Most of the acquaintances I have made since coming to Qatar have been through my work or incidental contacts to my work (a few others have been through arts events). One of the acquaintances who has become a close friend is Sha, a security guard for Education City. We became acquainted because I have a habit of rolling down my window when I enter Education City to greet the guards who are posted at all the entrances. From the first time I saw Sha, he greeted me warmly and we began making a point to see each other every day. Eventually, I started stopping to talk with Sha as I left campus every night after exercising; that is what brought about the ordinary day... that just happens to be changing my life.
Sha and I had talked for some time about meeting each other outside of work. So, we chose last Friday; a change in shift allowed Sha to visit me at my ville during the afternoon. We spent several hours trading experiences with music, starting with Sha telling me about how he discovered American pop music when he first heard a Gwen Stefani song. From there he developed a fascination with Aerosmith, the Eagles, Elvis, and others. He shared many of these songs with me, along with songs of his country, India. Great A.R. Rachman ballads and the Indian national anthem were some that particularly struck me. As the afternoon went on, Sha informed me that the residents of his accommodation, 14 guys who room together, had decided to throw a party for me that night. I had already made plans for dinner with other acquaintances but hurriedly modified my timing so that I could join Sha and the others at his accommodation.
It was casual - shoes off at the threshold of the room, papers on the floor where we would eventually sit on the floor to eat together, and a fresh fruit drink to greet me as I entered the room. The cook for the day (and the master chef in the center of the picture to the right) had fixed one of the best of traditional Indian dishes, byriani. They offered me utensils at the same time that they invited me to join them as they usually do - using the best utensils any of us have - our hands. My quick judgment - hands only for me as well! (The only problem is that anyone who has ever eaten Indian food with their hands can see that I was really struggling) The byriani was beyond imagining - spicy, full of interesting flavors, occasionally uncomfortably hot for my palate. As the temperature rose, everyone pitched in to help me learn to mix other things like cucumber salad or bananas into the byriani to cool it down.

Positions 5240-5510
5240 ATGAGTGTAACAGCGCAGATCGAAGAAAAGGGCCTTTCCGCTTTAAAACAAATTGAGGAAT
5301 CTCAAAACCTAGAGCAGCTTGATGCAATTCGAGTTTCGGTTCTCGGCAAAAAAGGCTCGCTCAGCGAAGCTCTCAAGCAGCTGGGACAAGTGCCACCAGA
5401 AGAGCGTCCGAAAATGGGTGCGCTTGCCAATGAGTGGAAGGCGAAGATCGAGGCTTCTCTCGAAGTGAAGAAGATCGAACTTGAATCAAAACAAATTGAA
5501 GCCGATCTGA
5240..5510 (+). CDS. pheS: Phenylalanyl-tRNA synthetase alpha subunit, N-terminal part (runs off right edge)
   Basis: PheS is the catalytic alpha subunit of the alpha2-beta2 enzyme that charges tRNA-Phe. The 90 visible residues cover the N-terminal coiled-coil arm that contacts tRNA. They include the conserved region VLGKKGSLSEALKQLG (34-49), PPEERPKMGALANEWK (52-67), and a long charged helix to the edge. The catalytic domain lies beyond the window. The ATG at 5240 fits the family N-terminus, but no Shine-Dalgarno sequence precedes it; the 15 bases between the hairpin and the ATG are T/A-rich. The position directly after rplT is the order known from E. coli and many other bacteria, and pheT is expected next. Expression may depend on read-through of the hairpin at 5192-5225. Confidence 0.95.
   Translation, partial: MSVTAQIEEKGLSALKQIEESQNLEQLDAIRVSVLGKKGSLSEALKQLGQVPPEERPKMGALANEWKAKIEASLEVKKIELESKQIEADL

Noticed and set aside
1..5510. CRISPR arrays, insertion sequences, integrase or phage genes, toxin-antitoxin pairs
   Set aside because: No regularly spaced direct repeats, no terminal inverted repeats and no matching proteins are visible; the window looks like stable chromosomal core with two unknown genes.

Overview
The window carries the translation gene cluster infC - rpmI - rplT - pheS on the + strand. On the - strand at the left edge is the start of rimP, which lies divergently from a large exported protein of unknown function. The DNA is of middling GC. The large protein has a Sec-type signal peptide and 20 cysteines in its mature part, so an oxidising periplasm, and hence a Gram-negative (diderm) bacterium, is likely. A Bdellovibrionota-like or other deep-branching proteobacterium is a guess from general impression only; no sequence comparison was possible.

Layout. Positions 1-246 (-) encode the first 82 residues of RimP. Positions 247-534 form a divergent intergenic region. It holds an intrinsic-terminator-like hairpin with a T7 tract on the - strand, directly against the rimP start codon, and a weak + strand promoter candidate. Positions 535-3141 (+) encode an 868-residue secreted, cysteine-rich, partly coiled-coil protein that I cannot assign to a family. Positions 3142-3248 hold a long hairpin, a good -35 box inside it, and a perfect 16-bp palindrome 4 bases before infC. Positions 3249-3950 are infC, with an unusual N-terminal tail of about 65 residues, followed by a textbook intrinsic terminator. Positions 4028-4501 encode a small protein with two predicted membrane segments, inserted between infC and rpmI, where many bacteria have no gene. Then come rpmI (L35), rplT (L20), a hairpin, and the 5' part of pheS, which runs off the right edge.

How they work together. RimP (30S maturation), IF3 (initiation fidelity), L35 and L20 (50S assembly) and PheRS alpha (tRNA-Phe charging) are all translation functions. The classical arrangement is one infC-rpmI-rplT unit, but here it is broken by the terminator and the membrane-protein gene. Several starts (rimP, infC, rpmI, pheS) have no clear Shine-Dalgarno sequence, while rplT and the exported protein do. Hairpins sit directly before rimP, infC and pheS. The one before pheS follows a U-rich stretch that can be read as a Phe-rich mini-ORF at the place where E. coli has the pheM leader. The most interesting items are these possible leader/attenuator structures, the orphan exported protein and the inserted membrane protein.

The time passed so quickly and I had to run off to my other obligation. In the flurry of leaving, I was again enveloped in hospitality as Sha, the others, and I jockeyed for photos to record the night. A leisure afternoon with Sha, turned into an impromptu dinner, and then a deeper and unfolding insight into the lives of others that I will never forget.
When I invited Sha to my home, I thought that I was providing an opportunity for him to get away from the crowded conditions of his accommodation. What I totally missed was that Sha was more worried about me - worried that I lived in such a big ville all by myself with no one to share the joys and challenges of each hour and day. He described his great joy of rooming with 13 other guys who knew nothing of each other until they came to Qatar and were placed together in their shared room. Brothers - no strife, conflict, or inconvenience. All knowing that they needed to rely on each other and support each other when all were so very far away from their loved ones. Indeed, although I call back to the U.S.A. every day, and Darbi shares considerable time with me each week, I am alone in a way that seemed very strange to Sha and he reached out to bridge the solitude which I sometimes experience.
Sha and his roommates find little usefulness in petty things. They have little conflict but instead enjoy a warmth of relationship that is hard to find among many of the privileged professionals with whom I've worked. If Sha and his roommates can get along in one room, why is it that professional colleagues have difficulty understanding and embracing their personal differences across the hallway? How hard could it be to offer tolerance and appreciation rather than impatience and rejection? Why is it so difficult to dismantle our privilege to accept the possibility that someone else's views may be as valid as our own?
I struggled to sort out my experiences with Sha and his roommates. I'm not entirely sure why it was so difficult but the perspective of Dr. Jim Rhatigan, venerable student affairs leader and scholar helped me put it together. When asked to offer advice to others in a recent NASPA "Letters to our Colleagues" Jim said, "It is in the routine of life that our habits take shape, our reputation is established, our openness to challenge and change is developed, and our love or regard for those closest to us is deepened." When I read these words, suddenly last Friday, 16 April, 2010, came into focus. An ordinary day... one that seemed routine but reflected new habits that are shaping my life and reflected a new kind of appreciation and love for Sha and his roommates. An ordinary day... that just happens to be changing my life.